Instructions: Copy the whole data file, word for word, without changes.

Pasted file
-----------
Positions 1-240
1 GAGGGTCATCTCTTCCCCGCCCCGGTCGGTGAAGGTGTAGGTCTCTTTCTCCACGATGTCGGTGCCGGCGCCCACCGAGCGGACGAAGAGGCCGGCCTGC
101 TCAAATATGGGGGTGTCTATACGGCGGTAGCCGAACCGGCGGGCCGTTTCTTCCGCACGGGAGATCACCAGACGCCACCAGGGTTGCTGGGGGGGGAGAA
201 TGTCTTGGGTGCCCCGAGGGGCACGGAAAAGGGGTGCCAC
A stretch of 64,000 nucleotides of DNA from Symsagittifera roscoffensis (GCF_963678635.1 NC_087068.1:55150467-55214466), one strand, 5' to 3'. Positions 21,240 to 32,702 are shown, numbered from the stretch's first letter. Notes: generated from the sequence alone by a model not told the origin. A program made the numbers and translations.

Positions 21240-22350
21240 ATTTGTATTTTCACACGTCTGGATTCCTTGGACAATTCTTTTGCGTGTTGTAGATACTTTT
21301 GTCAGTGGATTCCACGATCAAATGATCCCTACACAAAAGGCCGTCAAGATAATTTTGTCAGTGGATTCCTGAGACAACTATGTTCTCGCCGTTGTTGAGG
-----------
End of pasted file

Positions 1-240
1 GAGGGTCATCTCTTCCCCGCCCCGGTCGGTGAAGGTGTAGGTCTCTTTCTCCACGATGTCGGTGCCGGCGCCCACCGAGCGGACGAAGAGGCCGGCCTGC
101 TCAAATATGGGGGTGTCTATACGGCGGTAGCCGAACCGGCGGGCCGTTTCTTCCGCACGGGAGATCACCAGACGCCACCAGGGTTGCTGGGGGGGGAGAA
201 TGTCTTGGGTGCCCCGAGGGGCACGGAAAAGGGGTGCCAC
A stretch of 64,000 nucleotides of DNA from Symsagittifera roscoffensis (GCF_963678635.1 NC_087068.1:55150467-55214466), one strand, 5' to 3'. Positions 21,240 to 32,702 are shown, numbered from the stretch's first letter. Notes: generated from the sequence alone by a model not told the origin. A program made the numbers and translations.

Positions 21240-22350
21240 ATTTGTATTTTCACACGTCTGGATTCCTTGGACAATTCTTTTGCGTGTTGTAGATACTTTT
21301 GTCAGTGGATTCCACGATCAAATGATCCCTACACAAAAGGCCGTCAAGATAATTTTGTCAGTGGATTCCTGAGACAACTATGTTCTCGCCGTTGTTGAGG